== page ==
Doha Tribeca Film Festival Labs for Screenwriters and Directors Set to Launch in 2010 As Aspiring Filmmakers in Doha and New York Begin Cross-Festival Exchange
The Doha Tribeca Film Festival (DTFF) announced plans for a sweeping, series of year-round educational programs that will dramatically expand on the Festival’s existing efforts to discover and support emerging filmmakers and to build a film industry in Qatar over the long term. DTFF revealed details of the programs at a panel devoted to nine Qataris who created one-minute films this past summer as part of a DTFF workshop on the craft of filmmaking.
The initiatives announced by the Festival are: the creation of the Doha Tribeca Labs for screenwriting and directing and a reciprocal exchange program between Doha and New York for aspiring filmmakers. Both programs are manifestations of DTFF’s belief in film as a storytelling vehicle.
“The Doha Tribeca Film Festival is not just about four days,” said Amanda Palmer, DTFF’s executive director. “It is a year-round commitment. The start of these bold educational initiatives is a major step toward welcoming new voices to the global film community, and to creating a film industry in Qatar in the long term.”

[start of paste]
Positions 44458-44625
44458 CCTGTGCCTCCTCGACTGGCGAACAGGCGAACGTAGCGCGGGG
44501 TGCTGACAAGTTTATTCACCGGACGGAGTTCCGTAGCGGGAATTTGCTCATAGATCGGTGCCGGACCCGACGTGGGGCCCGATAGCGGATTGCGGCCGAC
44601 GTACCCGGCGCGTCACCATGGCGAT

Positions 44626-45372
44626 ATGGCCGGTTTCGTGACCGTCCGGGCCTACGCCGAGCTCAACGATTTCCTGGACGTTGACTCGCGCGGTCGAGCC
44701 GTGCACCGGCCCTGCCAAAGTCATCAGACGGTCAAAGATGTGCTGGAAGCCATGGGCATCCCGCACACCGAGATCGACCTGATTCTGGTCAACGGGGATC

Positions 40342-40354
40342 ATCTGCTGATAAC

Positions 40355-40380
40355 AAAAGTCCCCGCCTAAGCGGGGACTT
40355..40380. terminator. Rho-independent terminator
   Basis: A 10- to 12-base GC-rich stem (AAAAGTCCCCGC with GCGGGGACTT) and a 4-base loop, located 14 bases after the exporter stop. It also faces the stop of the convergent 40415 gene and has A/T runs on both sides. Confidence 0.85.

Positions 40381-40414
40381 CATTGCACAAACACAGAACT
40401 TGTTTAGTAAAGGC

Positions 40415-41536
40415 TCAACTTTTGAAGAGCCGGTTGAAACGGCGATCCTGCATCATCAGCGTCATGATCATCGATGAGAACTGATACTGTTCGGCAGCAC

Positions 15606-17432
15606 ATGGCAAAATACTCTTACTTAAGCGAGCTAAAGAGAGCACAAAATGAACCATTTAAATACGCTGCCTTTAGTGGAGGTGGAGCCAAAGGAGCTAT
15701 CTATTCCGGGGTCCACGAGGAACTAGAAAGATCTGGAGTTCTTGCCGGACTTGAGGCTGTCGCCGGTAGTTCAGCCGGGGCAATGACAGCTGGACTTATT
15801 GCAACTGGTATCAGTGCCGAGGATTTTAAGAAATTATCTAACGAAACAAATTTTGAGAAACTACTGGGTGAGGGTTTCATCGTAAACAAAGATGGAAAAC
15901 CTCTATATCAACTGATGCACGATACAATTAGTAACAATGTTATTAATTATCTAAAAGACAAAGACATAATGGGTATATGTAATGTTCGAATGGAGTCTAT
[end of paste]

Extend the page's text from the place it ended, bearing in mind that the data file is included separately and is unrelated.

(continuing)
Applications for the first labs for screenwriters and directors will be evaluated by a committee led by Palmer and Geoff Gilmore, chief creative officer at Tribeca Enterprises. The labs are slated to begin in March 2010. At next year’s DTFF, awards will be given to one participant in each lab to acknowledge their progress.
The exchange program will bring ten budding filmmakers from the Qatari community to the 2010 Tribeca Film Festival in New York and ten aspiring filmmakers from New York to the 2010 DTFF in Qatar. The application process will begin in January 2010. Participants at both festivals will receive all-access education badges, which grant them a behind-the-scenes look at everything in the festival, from production and directing to financing and programming. Between festivals, the two groups will remain in close contact and regularly connect throughout the year.
Tribeca Film Festival co-founder Robert De Niro was on hand during the announcement of the new year-round programs, and also voiced his support for them.
First Published in Men's Passion Issue #18 Dec.09 – Jan.2010